A large-scale statistical analysis of the health effects of aircraft noise was undertaken in the late 2000s by Bernhard Greiser for the Umweltbundesamt, Germany’s central environmental office. The health data of over one million residents around the Cologne airport were analysed for health effects correlating with aircraft noise. The results were then corrected for other noise influences in the residential areas, and for socioeconomic factors, to reduce possible skewing of the data. The study concluded that aircraft noise clearly and significantly impairs health, with, for example, a day-time average sound pressure level of 60 decibel increasing coronary heart disease by 61% in men and 80% in women. As another indicator, a night-time average sound pressure level of 55 decibel increased the risk of heart attacks by 66% in men and 139% in women. Statistically significant health effects did however start as early as from an average sound pressure level of 40 decibel.[6]” Wikipedia

Profile photo of malcolm r
Guest

The answer is not to live under a flight path. Your choice, unless imprisoned.

Profile photo of wavechange
Guest

I agree, and would criticise air travel on environmental grounds – but none of this is relevant to the topic. 🙁

Profile photo of malcolm r
Guest

It often isn’t! 🙂 But I wonder whether this topic has got any legs/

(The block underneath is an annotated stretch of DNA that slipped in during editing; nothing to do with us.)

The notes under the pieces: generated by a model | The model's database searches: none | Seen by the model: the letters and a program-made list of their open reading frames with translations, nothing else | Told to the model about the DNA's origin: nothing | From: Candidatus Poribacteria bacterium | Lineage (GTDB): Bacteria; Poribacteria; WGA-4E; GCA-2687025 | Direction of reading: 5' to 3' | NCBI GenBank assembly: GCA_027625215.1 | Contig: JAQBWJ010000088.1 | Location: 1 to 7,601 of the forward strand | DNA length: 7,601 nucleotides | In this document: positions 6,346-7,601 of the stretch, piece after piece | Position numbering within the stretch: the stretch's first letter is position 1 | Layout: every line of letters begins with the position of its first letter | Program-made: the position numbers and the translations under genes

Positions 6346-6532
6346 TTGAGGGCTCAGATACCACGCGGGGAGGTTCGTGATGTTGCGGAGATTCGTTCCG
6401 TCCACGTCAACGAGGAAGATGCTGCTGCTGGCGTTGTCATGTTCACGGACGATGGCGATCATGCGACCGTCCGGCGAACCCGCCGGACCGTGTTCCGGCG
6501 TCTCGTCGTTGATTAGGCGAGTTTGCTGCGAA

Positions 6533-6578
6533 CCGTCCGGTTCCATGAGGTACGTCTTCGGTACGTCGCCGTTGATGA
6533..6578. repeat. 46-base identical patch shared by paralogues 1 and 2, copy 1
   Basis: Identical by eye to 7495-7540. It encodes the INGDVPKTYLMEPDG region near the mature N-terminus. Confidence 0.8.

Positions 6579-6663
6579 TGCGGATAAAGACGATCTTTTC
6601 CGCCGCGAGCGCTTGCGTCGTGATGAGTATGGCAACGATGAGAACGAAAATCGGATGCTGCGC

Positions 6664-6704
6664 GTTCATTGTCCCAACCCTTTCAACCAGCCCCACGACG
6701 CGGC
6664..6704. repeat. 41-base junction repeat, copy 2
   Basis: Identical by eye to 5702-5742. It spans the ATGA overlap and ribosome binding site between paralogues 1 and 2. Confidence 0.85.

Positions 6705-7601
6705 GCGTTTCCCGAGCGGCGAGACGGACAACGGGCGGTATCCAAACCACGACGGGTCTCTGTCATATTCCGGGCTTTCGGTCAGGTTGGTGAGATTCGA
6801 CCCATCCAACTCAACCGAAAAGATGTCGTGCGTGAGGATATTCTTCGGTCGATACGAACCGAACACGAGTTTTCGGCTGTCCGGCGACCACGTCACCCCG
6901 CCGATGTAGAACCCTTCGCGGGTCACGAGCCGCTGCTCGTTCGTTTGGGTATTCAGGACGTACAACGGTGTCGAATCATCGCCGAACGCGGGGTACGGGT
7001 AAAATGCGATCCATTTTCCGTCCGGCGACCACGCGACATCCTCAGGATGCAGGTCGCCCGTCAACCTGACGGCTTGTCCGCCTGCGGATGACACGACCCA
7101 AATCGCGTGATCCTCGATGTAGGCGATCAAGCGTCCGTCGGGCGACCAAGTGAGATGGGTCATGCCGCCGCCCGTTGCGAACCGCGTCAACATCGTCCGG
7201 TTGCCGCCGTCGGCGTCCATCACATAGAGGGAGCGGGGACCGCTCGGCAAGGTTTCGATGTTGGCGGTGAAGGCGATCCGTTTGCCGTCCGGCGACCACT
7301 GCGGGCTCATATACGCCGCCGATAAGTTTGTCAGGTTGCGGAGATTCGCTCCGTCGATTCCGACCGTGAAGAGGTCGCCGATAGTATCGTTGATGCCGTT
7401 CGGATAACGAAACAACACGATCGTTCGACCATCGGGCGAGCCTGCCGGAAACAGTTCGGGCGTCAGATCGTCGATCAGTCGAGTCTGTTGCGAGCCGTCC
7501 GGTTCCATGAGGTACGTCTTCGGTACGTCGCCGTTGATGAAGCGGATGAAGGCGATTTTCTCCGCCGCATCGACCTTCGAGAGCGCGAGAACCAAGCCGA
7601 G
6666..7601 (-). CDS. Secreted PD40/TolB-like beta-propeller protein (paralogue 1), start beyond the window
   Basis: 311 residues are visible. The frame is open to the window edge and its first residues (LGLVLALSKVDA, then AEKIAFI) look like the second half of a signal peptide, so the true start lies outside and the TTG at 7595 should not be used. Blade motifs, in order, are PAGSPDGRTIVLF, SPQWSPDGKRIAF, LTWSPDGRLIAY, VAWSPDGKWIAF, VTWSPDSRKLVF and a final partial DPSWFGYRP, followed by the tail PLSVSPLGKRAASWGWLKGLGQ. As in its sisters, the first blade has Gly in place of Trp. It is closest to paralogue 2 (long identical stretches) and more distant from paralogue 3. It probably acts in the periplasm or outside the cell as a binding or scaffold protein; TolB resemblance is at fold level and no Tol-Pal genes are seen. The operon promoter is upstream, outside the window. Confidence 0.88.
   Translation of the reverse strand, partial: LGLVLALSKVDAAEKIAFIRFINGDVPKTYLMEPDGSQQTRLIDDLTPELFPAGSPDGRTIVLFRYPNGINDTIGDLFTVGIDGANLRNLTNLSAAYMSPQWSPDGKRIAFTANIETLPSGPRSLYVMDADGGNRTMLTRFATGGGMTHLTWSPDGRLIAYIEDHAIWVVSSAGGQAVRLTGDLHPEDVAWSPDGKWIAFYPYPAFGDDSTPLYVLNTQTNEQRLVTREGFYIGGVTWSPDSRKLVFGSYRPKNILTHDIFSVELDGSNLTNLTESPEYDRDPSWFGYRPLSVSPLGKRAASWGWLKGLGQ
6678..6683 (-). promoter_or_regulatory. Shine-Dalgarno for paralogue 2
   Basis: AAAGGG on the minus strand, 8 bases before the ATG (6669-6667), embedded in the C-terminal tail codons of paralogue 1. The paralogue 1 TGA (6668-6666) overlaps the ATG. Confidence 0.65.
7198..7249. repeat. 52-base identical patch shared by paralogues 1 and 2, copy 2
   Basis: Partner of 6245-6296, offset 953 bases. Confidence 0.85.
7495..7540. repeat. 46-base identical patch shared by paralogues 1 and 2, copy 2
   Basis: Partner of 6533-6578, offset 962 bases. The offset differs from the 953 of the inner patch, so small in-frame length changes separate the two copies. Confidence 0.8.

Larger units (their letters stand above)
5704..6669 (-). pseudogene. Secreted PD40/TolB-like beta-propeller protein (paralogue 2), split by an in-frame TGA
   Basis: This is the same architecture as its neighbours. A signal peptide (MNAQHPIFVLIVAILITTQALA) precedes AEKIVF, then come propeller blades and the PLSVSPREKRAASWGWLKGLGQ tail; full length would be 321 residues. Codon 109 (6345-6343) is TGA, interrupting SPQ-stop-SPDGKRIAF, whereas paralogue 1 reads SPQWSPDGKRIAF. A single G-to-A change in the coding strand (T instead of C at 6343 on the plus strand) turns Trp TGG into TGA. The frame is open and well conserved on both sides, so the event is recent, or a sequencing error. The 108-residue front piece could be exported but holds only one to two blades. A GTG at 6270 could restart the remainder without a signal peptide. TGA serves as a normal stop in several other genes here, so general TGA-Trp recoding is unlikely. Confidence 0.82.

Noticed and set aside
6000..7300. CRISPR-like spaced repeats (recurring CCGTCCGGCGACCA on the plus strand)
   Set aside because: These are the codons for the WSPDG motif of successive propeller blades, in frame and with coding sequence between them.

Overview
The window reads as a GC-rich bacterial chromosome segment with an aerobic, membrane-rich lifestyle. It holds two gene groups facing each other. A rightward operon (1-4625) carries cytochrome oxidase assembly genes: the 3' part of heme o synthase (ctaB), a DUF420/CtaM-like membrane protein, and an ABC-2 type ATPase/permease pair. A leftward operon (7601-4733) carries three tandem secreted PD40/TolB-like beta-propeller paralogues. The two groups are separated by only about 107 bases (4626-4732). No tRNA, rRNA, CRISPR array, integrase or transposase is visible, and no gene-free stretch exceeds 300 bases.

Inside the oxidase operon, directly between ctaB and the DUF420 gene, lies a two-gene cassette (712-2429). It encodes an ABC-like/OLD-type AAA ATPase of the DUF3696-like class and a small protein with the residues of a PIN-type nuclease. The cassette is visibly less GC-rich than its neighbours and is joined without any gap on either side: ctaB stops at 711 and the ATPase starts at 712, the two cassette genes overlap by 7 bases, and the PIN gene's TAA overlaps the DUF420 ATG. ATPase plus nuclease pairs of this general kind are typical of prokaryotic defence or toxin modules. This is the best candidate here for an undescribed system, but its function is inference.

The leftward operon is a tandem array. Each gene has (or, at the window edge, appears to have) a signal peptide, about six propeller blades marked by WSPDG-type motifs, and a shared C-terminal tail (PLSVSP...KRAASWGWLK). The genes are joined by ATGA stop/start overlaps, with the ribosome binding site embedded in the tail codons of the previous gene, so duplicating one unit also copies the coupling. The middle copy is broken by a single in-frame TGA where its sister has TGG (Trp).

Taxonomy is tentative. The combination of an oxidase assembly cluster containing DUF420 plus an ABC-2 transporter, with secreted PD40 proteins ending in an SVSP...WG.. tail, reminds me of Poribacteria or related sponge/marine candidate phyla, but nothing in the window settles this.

Profile photo of Patrick Steen
Guest

Sorry to interrupt fellas, this Convo is about flight delays, not about the pros and cons of flying as a mode of transport. With the weather as it is a staycation certainly looks like a nice option this year 🙂

Guest
Em says:
17 July 2013

I’ve just had the last two weeks off work and couldn’t be happier at home, with day trips and weekends out. That’s £2,000 in the bank I can spend later. Who needs foreign holidays with weather like this? Britain’s a top destination when the sun shines – there is so much to see and do here.

Profile photo of malcolm r
Guest

It seemed to be more about compensation Patrick!:-).

Profile photo of Patrick Steen
Guest

That too 🙂

Profile photo of Patrick Taylor
Guest

Perhaps there is a problem of presentation. Straight news on claiming for delayed flight is interesting and could be tied to the Heathrow problem with a flight from Nice as an example.

Lifestyle information does not necessarily help and may possibly antagonise readers.

Profile photo of Patrick Steen
Guest

That’s a fair point Diesel, however, we’re using recent personal experiences to open up a debate about consumer issues. I think debating whether compensation is needed is a relevant debate.